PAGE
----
Gill’s no may shoot down India’s Olympics hope
After Rio de Janeiro won the 2016 Olympic Games bid, many in India began nurturing hopes of staging the world’s largest sporting extravaganza in 2020.india Updated: Nov 26, 2009 00:28 IST
After Rio de Janeiro won the 2016 Olympic Games bid, many in India began nurturing hopes of staging the world’s largest sporting extravaganza in 2020. But those hopes came crashing down on Wednesday when Sports Minister MS Gill said a poor country such as India should not be thinking about hosting the Olympics.
“I’m not sure if India should be thinking of the Olympics. Look at the poverty here...China spent $50 billion for the Beijing Olympics. Are you ready to spend that much?” Gill said in the Rajya Sabha, during a discussion on the status of preparation for Commonwealth Games 2010.
In Gill’s words, the cost of the competition and training venues for the 2010 Games works out to around Rs 4,100 crore. Besides, the government has sanctioned Rs 1,620 crore for the Organising Committee. Going by that logic, why is India then hosting the Commonwealth Games?
It was Samajwadi Party MP Jaya Bachchan who broached the subject by suggesting that efficient conduct of the Games could pave the way for an Olympics bid. “Some of our colleagues and people outside casually say we should be bidding for the Olympics…. I don’t think so,” Gill said. He said a certain class of Indians favoured the idea of hosting the Olympics because of the entertainment value.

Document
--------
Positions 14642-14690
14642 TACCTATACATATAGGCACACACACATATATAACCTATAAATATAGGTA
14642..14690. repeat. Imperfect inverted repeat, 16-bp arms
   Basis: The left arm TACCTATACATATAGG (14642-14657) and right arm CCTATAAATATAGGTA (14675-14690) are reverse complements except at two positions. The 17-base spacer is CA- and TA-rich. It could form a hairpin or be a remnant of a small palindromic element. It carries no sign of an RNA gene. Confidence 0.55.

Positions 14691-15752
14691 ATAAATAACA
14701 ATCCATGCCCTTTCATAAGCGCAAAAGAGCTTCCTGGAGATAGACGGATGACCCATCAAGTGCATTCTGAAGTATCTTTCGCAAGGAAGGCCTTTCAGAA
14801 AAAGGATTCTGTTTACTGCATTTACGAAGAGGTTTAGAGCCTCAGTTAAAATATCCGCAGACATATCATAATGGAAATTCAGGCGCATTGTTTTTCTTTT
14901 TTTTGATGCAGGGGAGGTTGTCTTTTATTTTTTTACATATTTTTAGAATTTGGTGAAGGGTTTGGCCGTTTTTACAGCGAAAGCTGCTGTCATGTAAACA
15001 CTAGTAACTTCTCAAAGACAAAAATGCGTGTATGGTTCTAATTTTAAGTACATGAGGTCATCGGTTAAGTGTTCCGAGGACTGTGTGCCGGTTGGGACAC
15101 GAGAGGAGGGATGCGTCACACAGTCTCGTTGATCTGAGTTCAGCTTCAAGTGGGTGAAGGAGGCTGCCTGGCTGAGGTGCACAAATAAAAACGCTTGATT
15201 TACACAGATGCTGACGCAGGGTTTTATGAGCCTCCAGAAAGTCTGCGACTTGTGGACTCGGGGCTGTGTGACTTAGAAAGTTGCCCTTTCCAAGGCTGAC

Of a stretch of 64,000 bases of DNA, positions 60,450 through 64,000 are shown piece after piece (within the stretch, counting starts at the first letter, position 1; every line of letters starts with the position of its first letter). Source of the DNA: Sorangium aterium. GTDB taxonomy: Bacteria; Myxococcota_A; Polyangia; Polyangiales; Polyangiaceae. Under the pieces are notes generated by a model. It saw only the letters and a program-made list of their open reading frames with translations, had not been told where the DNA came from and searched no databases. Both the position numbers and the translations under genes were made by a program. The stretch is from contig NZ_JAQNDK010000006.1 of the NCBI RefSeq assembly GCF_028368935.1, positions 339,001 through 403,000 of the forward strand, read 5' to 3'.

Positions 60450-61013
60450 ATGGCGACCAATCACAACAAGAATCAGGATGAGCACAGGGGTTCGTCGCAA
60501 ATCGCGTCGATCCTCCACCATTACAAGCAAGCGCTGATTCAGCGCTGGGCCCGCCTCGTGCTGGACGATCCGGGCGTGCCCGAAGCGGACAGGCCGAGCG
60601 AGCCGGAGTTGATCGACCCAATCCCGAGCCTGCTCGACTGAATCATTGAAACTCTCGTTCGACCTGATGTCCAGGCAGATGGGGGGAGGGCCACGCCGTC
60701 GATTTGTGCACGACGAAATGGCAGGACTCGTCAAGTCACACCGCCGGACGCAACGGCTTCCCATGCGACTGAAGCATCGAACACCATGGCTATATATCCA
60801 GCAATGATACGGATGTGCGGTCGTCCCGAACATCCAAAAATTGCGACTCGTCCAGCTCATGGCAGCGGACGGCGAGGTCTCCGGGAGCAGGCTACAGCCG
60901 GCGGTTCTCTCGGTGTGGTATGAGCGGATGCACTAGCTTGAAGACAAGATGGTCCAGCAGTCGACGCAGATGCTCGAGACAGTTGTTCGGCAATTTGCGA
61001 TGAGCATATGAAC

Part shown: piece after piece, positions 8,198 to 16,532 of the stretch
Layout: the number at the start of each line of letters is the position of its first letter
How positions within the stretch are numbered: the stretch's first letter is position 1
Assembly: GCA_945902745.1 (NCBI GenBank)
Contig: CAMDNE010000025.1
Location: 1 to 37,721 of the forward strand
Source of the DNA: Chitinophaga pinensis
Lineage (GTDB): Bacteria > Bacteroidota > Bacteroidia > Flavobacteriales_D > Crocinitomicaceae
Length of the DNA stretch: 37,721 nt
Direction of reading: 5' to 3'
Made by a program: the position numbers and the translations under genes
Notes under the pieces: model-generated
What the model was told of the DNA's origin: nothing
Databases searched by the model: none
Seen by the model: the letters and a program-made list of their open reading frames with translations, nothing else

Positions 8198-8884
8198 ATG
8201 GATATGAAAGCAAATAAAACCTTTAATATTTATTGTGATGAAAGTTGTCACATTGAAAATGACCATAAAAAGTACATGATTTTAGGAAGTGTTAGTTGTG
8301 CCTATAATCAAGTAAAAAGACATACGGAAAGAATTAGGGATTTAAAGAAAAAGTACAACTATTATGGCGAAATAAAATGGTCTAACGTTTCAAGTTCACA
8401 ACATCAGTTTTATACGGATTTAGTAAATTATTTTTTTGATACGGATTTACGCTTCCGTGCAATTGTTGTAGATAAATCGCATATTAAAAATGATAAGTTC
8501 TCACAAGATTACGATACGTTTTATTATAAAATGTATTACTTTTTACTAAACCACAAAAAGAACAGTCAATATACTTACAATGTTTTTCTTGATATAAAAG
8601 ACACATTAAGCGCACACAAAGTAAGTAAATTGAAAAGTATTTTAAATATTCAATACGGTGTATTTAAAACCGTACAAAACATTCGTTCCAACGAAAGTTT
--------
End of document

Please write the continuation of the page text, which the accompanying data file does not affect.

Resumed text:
Jaya Bachchan took offence at Gill’s remarks, saying he had made “a personal comment.” A range of political parties raised doubts over the government’s ability to pull off the 2010 Games in the Upper House during the “calling attention” on the preparation for these Games.
After Gill assured the House that the govt and the Organising Committee were committed to completing all preparations for the 2010 Games, Jaya Bachchan said, “It’s such a big joke…kab (when), kaise (how)? It will be the most humiliating experience for India.”
Members bombarded Gill with a volley of questions ranging from security, infrastructure, accommodation, misuse of funds to completion of projects. According to Gill’s eight-page reply in the House, only one out of the 14 competition venues has been completed so far. Gill said, “Let’s come out of it with dignity and honour so we do not have to face an embarrassment.”
Just before India was planning to send its bid for the 2016 Olympic Games, the then sports minister Mani Shankar Aiyar shot it down reportedly saying that India was not in a position to spend such large sums.
With the 2020 Olympic bid process scheduled to start in 2011, India's chances have again been dealt a big blow — this time by MS Gill.